COVID19 Factors We Should Consider/Current Events COVID19 Factors We Should Consider/Current Events - Page 223

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Thread: COVID19 Factors We Should Consider/Current Events

  1. #2221
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    Quote Originally Posted by Dillon Spencer View Post
    Getting outraged because your PPE equipped Costco employee wouldn’t touch your receipt doesn't seem helpful.
    For the record, I was not outraged, I just found it odd that someone with gloves was scared to touch a receipt. I was always under the impression that one wore gloves in order to allow one to touch things one would otherwise not touch. Another lie apparently. The receipt was long and curled under itself and so it needed to be extended in order to allow the employee to see the full receipt. The employee reached to grab the receipt in order to stretch it out but recoiled presumably because he remembered the current situation we are in. When I saw he was afraid to touch it I proceeded to stretch the receipt out for him, and he sheepishly said, "sorry." I said, "no problem." There was no outrage. I understand everyone is just trying to get through this as best they can.

  2. #2222
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    So -- how come this latest YouTube expert and his press-conference-happy ER doctor get an even lower IFR (I think they claim 0.03%)?
    I believe this latest YouTube expert and his press conference happy ER doctor sidekick divided total deaths by total population to arrive at an absolute mortality of .03% and not an IFR of .03%...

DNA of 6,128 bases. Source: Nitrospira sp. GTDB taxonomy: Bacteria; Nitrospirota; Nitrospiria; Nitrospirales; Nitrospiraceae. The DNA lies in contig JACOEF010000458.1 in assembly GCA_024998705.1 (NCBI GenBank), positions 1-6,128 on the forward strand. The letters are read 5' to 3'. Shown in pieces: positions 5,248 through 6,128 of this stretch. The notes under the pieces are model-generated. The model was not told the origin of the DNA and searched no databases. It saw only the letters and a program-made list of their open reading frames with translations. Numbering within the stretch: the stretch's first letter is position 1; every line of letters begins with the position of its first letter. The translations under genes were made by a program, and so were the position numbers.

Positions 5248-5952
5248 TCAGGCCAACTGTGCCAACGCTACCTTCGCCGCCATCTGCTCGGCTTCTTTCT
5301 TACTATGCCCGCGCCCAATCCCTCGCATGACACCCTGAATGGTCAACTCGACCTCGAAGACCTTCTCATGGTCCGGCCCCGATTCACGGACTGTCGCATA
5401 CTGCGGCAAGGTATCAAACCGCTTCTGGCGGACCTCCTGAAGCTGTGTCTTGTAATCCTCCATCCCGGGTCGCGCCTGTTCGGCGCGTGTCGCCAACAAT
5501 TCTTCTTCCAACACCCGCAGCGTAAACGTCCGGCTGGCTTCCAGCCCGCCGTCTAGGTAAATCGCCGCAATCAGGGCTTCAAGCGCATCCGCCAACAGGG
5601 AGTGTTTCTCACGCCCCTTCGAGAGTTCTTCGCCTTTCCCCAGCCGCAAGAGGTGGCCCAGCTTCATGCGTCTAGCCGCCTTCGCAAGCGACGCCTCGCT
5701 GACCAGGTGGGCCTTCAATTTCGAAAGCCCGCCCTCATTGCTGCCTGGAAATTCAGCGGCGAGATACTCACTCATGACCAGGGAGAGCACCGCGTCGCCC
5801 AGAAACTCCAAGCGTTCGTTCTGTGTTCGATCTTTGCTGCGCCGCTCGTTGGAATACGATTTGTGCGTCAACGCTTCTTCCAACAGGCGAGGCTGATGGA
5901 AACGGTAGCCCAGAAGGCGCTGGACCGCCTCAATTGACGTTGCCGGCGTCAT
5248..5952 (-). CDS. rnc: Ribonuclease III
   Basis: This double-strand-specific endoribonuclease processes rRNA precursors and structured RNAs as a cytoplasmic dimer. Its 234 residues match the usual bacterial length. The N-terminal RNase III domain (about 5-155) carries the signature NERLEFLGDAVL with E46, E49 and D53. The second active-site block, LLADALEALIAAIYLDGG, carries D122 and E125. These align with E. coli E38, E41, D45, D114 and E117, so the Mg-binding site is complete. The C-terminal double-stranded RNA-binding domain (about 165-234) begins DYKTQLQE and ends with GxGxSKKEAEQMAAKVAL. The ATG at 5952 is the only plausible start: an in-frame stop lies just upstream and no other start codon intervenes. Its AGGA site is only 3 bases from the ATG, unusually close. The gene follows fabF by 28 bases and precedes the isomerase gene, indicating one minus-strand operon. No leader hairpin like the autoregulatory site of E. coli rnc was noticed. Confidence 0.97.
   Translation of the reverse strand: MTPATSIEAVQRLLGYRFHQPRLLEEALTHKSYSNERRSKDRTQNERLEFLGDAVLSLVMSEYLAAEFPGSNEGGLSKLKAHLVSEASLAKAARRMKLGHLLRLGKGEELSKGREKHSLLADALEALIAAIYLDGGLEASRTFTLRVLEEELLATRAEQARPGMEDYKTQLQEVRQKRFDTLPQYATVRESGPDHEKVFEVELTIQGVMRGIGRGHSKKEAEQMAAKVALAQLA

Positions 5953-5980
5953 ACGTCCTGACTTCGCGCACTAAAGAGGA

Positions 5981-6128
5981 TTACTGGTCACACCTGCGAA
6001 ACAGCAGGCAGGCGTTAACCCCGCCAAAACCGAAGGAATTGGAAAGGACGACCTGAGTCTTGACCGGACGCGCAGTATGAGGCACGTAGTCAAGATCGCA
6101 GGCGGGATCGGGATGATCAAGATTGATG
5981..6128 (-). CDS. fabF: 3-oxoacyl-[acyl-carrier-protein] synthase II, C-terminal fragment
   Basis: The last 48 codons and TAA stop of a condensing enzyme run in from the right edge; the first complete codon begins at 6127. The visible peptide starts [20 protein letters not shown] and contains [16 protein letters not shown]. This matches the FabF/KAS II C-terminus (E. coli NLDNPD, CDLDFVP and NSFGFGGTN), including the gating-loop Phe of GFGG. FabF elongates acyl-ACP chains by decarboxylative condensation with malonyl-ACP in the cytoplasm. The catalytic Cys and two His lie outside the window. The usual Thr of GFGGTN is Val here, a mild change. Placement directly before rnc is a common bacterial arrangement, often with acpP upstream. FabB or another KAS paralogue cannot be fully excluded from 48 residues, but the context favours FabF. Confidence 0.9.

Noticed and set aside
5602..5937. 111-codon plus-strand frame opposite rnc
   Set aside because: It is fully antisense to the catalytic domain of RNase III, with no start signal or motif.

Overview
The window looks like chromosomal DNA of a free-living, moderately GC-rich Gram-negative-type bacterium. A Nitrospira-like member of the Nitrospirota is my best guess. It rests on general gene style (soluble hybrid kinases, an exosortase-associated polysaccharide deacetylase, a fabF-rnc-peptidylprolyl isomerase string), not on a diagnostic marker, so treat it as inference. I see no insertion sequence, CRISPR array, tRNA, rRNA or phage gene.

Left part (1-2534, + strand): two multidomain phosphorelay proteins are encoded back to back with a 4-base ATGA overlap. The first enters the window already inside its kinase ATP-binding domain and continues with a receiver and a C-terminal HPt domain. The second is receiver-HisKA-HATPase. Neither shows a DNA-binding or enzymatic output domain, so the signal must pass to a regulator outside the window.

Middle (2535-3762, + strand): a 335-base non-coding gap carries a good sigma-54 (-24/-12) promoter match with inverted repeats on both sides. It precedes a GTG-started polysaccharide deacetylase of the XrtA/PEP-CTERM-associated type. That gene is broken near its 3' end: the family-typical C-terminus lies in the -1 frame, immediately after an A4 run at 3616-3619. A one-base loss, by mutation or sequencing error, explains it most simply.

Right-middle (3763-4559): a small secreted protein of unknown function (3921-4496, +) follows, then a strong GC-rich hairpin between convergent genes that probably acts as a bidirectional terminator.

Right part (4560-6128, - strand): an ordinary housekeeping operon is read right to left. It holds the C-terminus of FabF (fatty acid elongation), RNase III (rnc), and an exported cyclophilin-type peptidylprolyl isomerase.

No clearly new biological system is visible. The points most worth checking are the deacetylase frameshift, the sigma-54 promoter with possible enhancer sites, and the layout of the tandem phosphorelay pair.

3. #2223
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    Quote Originally Posted by wiigelec View Post
    IFR is high by a factor of 5. Infection rate is high by a factor of 2.
    Where are you getting these numbers from? We are getting to the point where we don't need to guess anymore, as there are bits and pieces of good quality research coming out. For example there's data from Geneva where they did random household sampling and looked for antibodies as evidence of exposure (i.e, they did proper sampling, unlike the notorious Stanford study).

    The numbers are converging on an infection fatality rate of 0.5% to 2.5% - my guess is the true figure is around 0.6 to 1% depending on the population structure.

    Of course this is massively skewed over the age distribution, with the vast majority of deaths in the elderly.

    What we should do with this information is a different question.

  4. #2224
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    I guess it's pretty clear by now that I have a problem with people using false or misleading numbers to support their opposition to lockdowns. I have no problem at all with the opposition itself -- but if somebody can't justify their position without resorting to false claims, it doesn't speak well of either them or of their position.

    However, nobody in their right mind -- and certainly not me -- thinks the economic and social consequences of what's happening are anything other than catastrophic. The problem isn't that people love lockdowns. The problem is finding a better alternative.

    And yes, I know the libertarian take here is to just take the government out of it and let people decide what they want to do. But, judging from many recent posts in this thread, there seems to be a realization that this wouldn't really be a solution -- because most people simply aren't ready or willing to go back to business as usual, even if you let them. And an economy with no customers isn't an economy.

    So what I wish we'd talk about more in this thread is what realistic alternatives we actually have. What does -- or should -- "re-opening the economy" look like?

    Here are some random thoughts and questions I have in this vein. If nothing else, perhaps this will at least convince some people here that not everybody who disagrees with you is a fascist: